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a Musical
by Peter Duchan (book), Benj Pasek & Justin Paul (songs)

COMPANY : Act 3 Productions [WEBSITE]
VENUE : Act 3 Playhouse [WEBSITE]
ID# 4851

SHOWING : February 05, 2016 - February 20, 2016



It’s November 21, 1963. On the eve of their deployment to a small but growing conflict in Southeast Asia, three young Marines set out for one final boys’ night of debauchery, partying and maybe a little trouble. But when Corporal Eddie Birdlace meets Rose, an awkward and idealistic waitress he enlists to win a cruel bet with his fellow recruits, she rewrites the rules of the game and teaches him the power of love and compassion. This hauntingly beautiful musical takes audiences on a romantic and heartbreaking theatrical journey that stays with you long after the performance.

Director Liane Lemaster
Gibbs Chase Alford
Fector Ty Autry
Stevens John Coombs
Boland Jeremy Cooper
Ruth Two Bears/Chippy Danielle Girardeau
Eddie Birdlace Robert Lee Hindsman
Rose Fenny Abby Holland
Marcy/Peggy Katie Patterson
Mama Lilliangina Quinones
Lounge Singer/Etc. Michael Rostek
Bernstein Austin Taylor
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Howlin’ Dogs
by playgoer
Saturday, February 6, 2016
"Dogfight" is a tuneful, foul-mouthed musical concerning U.S. Marine buddies having a last-night blowout in San Francisco before shipping out to Okinawa and Viet Nam. Their plans for commitment-free fun run into a wrinkle when Birdlace falls for Rose, a plump, plain waitress he has asked out as a kind of goof. There’s an underlying sweetness, with a veneer of jarhead bravado and camaraderie. And there’s a lot of singing.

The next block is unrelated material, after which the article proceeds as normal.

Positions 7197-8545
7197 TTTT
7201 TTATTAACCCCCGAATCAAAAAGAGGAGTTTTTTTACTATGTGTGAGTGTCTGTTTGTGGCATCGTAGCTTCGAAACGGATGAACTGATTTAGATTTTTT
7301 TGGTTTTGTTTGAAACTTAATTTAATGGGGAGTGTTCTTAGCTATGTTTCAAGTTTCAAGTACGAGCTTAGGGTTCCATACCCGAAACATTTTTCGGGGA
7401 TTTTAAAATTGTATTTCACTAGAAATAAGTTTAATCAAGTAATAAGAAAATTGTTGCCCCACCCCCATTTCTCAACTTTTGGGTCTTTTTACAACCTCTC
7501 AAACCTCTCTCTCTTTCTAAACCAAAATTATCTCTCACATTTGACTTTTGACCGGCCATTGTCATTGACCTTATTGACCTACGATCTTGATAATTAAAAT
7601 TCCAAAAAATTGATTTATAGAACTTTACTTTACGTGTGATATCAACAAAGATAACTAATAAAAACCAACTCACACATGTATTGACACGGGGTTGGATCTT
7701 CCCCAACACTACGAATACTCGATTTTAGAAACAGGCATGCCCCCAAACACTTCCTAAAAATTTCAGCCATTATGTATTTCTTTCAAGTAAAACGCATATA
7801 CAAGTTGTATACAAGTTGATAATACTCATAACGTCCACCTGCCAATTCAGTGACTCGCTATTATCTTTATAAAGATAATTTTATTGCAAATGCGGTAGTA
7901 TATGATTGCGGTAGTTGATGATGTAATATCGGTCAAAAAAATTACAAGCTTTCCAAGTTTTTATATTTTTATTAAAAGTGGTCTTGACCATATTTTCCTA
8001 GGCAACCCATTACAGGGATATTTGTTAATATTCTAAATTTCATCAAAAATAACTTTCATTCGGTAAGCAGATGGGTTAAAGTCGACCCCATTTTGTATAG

The set, designed by Wally Hinds and Brandli Mullcoombs, uses the standard stage set-up at ACT3, with platforms upstage, augmented by a couple of roll-on features (a bed stage right and a rotating platform center). While there is a painted portico stage right, the most attractive stage elements are a Golden Gate bridge-like element far up right and black-and-white painted tiles on the floor. It’s all very functional, although a few opening night glitches were evident in scene changes.

Taylor Sorrel’s lighting design highlights the action nicely, especially in a very effective battle scene near the end of the play. Arielle Geller’s vital, virile choreography adds to the testosterone-filled atmosphere. Alyssa Jackson’s costumes work for the various characters the ensemble plays, and M. Kathryn Allen’s sound design makes sure the four-piece band can be heard at all times. The design elements support the production, but hardly overwhelm it.

Director Liane LeMaster has blocked the action so that the best seats in the audience are on the side nearest the entry. There’s enough movement, though, that sightlines are generally fine. Music director Chris Brent Davis has gotten good vocal performances out of the cast, and the massed voices of choral numbers are quite powerful. The ensemble performances are varied, and mostly effective, especially by the females. They’ve been directed well to allow them to shine at individual moments, while still supporting the overall effect of the production.

Of the principal male performers, Austin Taylor probably comes off best as Bernstein, a young, inexperienced recruit. His wide smile and ringing tenor never fail to impress. Robert Lee Hindsman, in the lead role of Eddie Birdlace, lacks variety in his facial expressions, with an earnestness throughout that masks his character’s journey from callousness to romance. He does have a powerful, true voice, even so.

As for the female lead, played by Abby Holland, there’s nothing but praise to be showered on her performance. Her emotional journey is clearly spelled out in her face and body, coming to glorious life in her lovely voice. She provides the heart of the piece. Her performance resonates with the emotional yearning of an insecure young woman coming into her own. She and the choreography are what make "Dogfight" memorable. [POST A COMMENT REGARDING THIS REVIEW]


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